Thursday, April 28, 2016

Sleep deprivation, brain structure, and learning

Saletin et al. find that individual differences in the anatomy of the human hippocampus explain many of the differences in learning impairment after sleep loss. These structural differences also predict the subsequent EEG slow-wave activity during recovery sleep and the restoration of learning after sleep.

Significance statement
Sleep deprivation does not impact all people equally. Some individuals show cognitive resilience to the effects of sleep loss, whereas others express striking vulnerability, the reasons for which remain largely unknown. Here, we demonstrate that structural features of the human brain, specifically those within the hippocampus, accurately predict which individuals are susceptible (or conversely, resilient) to memory impairments caused by sleep deprivation. Moreover, this same structural feature determines the success of memory restoration following subsequent recovery sleep. Therefore, structural properties of the human brain represent a novel biomarker predicting individual vulnerability to (and recovery from) the effects of sleep loss, one with occupational relevance in professions where insufficient sleep is pervasive yet memory function is paramount.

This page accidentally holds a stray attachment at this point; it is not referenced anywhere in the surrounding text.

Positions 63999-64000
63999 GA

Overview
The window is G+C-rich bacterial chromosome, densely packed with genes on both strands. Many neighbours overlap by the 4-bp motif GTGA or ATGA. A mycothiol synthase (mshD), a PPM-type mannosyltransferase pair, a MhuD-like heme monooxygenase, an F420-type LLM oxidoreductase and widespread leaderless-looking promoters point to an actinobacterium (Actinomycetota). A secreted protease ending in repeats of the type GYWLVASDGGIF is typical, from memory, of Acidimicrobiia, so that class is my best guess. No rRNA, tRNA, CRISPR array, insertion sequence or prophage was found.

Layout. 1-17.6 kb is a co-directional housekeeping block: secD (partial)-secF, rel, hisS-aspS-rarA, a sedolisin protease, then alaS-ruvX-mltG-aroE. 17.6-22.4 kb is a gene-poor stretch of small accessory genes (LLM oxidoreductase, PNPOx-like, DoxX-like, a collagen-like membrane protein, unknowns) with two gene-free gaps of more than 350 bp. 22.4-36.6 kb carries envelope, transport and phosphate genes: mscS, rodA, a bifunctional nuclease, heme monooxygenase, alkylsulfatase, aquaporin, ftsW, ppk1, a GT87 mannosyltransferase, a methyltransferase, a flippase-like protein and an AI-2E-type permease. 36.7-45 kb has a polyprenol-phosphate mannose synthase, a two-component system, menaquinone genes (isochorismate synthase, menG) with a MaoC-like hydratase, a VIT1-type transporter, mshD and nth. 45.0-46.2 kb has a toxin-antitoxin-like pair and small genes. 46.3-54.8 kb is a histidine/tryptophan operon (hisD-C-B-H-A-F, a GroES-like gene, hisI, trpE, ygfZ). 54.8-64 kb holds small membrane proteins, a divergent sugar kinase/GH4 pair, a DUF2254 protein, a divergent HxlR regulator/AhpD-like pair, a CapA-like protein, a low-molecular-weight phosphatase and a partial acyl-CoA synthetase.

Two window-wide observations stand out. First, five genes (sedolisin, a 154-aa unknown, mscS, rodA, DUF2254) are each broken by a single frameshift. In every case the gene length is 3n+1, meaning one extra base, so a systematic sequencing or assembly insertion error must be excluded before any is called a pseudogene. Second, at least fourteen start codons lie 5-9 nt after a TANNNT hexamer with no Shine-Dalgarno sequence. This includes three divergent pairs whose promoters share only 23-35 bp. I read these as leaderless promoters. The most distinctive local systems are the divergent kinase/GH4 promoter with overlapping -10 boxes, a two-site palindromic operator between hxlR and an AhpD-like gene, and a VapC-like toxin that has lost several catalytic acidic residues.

Sleep deprivation impairs the formation of new memories. However, marked interindividual variability exists in the degree to which sleep loss compromises learning, the mechanistic reasons for which are unclear. Furthermore, which physiological sleep processes restore learning ability following sleep deprivation are similarly unknown. Here, we demonstrate that the structural morphology of human hippocampal subfields represents one factor determining vulnerability (and conversely, resilience) to the impact of sleep deprivation on memory formation. Moreover, this same measure of brain morphology was further associated with the quality of nonrapid eye movement slow wave oscillations during recovery sleep, and by way of such activity, determined the success of memory restoration. Such findings provide a novel human biomarker of cognitive susceptibility to, and recovery from, sleep deprivation. Moreover, this metric may be of special predictive utility for professions in which memory function is paramount yet insufficient sleep is pervasive (e.g., aviation, military, and medicine).
For further reading on insomnia, this article notes several other studies, one noting several right brain regions of lowered connectivity in people with primary insomnia.

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